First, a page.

Moving Image Archive News -

Moving Image Archive News -

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Yale to Preserve Master Documentarian Nick Doob

posted May 24, 2016

Nick Doob has been in the forefront of American documentary-film making for decades, and now the films he made while a college student are being preserved by his alma mater, thanks to a grant from the National Film Preservation Foundation. MORE >>

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39 Institutions Receive NFPF Preservation Grants

posted May 18, 2016

In its 2016 round of preservation grants, the National Film Preservation Foundation has awarded grants to 39 institutions to ensure the survival of 64 films, among them "The Streets of Greenwood" (1963), a documentary about civil rights activists registering African American voters in Mississippi, and James Blue’s "The Olive Trees of Justice" (1962), about the torn loyalties of an Algerian/French man during the Algerian civil war, which won a prize at the Cannes Film Festival. MORE >>

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A Vengeful, but Oddly Unsorrowful Belladonna

posted May 17, 2016

A restoration of a monument of Japanese anime film does it great honor, visually, and prompts some questions about representations of sexual assault, perpetrator presumption, and much else.   Eiichi Yamamoto’s 1973 animated Belladonna of Sadness has long been “simply the most beautiful and transcendent film I knew in proportion to both its obscurity, and MORE >>

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How to Break into Movies — in 1907

posted April 12, 2016

With a long-ago birthday present from his grandmother, Darren Nemeth, a Michigan early-film enthusiast, has been able to publish a refurbished edition of a 1907 catalog that told traveling film exhibitors everything they needed to know if they were to succeed in the burgeoning business. MORE >>

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Who Is Crazy? Always a Good Question

posted March 31, 2016

"Who's Crazy?," a 1965 film by Thomas White, a young American in Paris with performances by members of the Living Theater and soundtrack by Ornette Coleman, has turned up in a New York garage, and has been restored to throw light on experimental cinema of its day. MORE >>

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Reproducing Film Colors, and Their Significances

posted March 17, 2016

Barbara Flueckiger is figuring out how best to determine the colors that films have had, throughout cinema history. She is developing means to replicate the colors in digital restorations. Her huge challenge: to understand not only the properties of film colors, but also their origin in cultural tastes for particular color palettes. Her work is shading film interpretation and film history. MORE >>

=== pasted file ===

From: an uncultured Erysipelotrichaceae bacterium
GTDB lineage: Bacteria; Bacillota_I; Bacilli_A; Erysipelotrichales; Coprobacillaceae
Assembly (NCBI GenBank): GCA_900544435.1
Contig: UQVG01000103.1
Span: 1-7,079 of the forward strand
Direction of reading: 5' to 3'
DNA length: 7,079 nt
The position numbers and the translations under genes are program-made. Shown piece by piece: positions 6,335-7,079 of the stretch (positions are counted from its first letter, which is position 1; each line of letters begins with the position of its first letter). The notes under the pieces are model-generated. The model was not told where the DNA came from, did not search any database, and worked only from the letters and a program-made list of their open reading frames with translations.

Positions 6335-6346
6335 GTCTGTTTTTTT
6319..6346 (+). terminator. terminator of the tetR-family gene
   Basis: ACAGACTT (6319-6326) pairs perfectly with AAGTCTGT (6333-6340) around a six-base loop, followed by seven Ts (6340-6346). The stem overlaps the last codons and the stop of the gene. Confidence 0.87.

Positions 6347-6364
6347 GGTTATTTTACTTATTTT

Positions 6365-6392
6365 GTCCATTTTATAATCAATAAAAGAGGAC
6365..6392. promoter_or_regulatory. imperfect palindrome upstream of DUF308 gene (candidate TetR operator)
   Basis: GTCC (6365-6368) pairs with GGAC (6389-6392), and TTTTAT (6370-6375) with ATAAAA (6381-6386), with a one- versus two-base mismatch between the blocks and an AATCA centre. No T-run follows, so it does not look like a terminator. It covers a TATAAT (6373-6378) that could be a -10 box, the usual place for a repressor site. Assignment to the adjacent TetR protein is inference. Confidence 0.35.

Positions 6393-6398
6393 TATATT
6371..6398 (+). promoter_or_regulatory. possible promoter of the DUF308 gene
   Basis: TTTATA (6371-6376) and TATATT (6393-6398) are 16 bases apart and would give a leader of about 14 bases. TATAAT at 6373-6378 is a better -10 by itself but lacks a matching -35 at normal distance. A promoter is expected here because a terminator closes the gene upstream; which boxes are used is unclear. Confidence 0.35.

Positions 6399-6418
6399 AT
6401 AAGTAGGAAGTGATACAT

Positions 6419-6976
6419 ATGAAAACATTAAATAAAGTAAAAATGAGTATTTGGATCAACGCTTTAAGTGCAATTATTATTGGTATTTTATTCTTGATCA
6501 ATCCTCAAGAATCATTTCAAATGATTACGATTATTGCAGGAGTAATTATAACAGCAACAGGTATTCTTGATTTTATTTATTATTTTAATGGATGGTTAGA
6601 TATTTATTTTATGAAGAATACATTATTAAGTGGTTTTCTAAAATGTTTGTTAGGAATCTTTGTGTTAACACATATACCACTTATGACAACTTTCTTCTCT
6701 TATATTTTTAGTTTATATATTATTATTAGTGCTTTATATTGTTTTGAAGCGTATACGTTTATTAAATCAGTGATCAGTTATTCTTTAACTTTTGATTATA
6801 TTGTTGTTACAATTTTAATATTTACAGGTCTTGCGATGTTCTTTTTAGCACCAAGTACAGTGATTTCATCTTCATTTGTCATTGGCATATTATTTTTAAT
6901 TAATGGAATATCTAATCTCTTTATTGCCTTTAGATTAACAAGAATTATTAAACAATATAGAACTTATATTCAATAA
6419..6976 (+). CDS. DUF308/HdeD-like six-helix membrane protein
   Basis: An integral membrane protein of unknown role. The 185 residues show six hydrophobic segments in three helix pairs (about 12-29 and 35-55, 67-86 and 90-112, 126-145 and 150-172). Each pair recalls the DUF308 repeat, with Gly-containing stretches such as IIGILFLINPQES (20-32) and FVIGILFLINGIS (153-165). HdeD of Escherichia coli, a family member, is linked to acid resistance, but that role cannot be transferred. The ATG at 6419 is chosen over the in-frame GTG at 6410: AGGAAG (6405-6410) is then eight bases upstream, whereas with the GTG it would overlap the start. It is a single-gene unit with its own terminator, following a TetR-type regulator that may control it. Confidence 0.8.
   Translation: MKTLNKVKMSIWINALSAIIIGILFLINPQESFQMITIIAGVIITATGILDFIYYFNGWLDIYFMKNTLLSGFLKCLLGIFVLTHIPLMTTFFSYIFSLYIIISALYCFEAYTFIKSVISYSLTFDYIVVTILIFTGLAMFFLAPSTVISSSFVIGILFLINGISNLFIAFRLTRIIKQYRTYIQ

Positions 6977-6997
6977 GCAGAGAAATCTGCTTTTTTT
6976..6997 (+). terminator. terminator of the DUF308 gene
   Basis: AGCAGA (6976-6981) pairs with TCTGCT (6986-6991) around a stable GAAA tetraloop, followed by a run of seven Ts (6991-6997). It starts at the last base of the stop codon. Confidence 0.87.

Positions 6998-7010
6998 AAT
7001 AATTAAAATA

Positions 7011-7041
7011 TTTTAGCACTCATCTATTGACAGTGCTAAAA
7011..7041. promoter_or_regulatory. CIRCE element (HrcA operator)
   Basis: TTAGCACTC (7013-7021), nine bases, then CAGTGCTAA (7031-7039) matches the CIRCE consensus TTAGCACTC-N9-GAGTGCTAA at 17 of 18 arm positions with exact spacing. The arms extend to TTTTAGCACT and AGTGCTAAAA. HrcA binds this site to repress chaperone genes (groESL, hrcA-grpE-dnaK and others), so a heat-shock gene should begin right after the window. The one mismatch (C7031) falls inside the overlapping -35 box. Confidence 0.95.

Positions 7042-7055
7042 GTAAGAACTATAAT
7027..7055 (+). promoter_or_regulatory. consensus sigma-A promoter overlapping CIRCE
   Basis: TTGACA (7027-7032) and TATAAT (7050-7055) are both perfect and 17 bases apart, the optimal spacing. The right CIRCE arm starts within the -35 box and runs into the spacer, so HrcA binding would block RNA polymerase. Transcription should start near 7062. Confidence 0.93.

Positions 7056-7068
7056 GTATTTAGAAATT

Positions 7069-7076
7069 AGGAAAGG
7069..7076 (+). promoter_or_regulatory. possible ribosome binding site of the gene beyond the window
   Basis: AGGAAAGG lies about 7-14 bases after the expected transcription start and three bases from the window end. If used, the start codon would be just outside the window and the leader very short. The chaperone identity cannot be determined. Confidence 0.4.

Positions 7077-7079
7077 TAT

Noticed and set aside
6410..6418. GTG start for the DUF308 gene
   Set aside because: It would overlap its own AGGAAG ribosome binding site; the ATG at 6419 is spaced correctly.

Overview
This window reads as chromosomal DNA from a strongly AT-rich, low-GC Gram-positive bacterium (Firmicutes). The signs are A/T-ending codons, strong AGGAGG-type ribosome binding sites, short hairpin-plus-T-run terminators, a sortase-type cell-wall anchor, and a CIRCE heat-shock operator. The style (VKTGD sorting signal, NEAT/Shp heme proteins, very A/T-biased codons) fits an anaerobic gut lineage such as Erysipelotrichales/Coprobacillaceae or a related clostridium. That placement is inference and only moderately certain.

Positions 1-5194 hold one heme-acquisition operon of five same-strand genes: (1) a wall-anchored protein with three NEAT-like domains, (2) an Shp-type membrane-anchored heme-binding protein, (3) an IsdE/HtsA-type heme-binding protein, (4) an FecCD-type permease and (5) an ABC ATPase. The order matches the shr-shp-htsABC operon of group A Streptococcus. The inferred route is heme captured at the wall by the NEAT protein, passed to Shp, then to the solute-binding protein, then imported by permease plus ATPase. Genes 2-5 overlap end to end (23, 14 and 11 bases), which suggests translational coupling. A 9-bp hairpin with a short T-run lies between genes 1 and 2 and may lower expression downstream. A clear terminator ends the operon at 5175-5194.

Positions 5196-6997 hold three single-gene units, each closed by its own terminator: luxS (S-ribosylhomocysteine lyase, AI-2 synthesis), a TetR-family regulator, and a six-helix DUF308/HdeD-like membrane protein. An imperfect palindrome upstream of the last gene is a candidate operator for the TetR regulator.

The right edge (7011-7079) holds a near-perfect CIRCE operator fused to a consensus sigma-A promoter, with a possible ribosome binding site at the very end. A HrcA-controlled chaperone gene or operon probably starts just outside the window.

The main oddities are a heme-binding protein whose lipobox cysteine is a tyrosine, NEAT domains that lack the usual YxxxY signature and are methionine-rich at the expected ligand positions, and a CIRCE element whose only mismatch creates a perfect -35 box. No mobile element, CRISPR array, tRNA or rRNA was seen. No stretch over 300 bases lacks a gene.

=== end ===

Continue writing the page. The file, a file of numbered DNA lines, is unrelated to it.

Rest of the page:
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Ecstatic Cinema: Romantic Experimental Filmmaking in the 1960s

posted February 20, 2016

Wheeler Winston Dixon celebrates a group of films from the early to mid 1960s whose makers adopted a strategy of sensory overload to draw viewers in so they would experience, without restraint, the sheer joy of existence in a world of seemingly endless possibility. And he worries that they may fall irretrievably far out of public view. MORE >>

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The Music of Film, TV, Video Games, and More

posted January 22, 2016

Film on the radio – or now, on the information superhighway… There’s nothing quite like it. No matter how ardently composers of film scores profess that their work is designed to enhance and uplift the visual element of film, they are hardly likely to complain when their music is placed front and center. Here are web sites that do just that. MORE >>

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2015 – It Wasn’t Too Bad a Year, At All

posted January 4, 2016

We hope you enjoyed coverage in Moving Image Archive News during 2015. Here’s a look back. MORE >>

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How to Celebrate 120 Years of Cinema

posted December 31, 2015

In Durham, North Carolina, Tom Whiteside and the Durham Cinematheque celebrate the 120th anniversary of the day in 1895 when the Lumière brothers, Auguste and Louis, presented a program in Paris of a novel form of entertainment: motion pictures. Whiteside held a free, day-long film event on 28 December 2015 at the Durham Hotel, with some unusual features including a "petting zoo" of old cameras and projectors, and even a small exhibition of some postage stamps from around the world that have commemorated the Lumières. MORE >>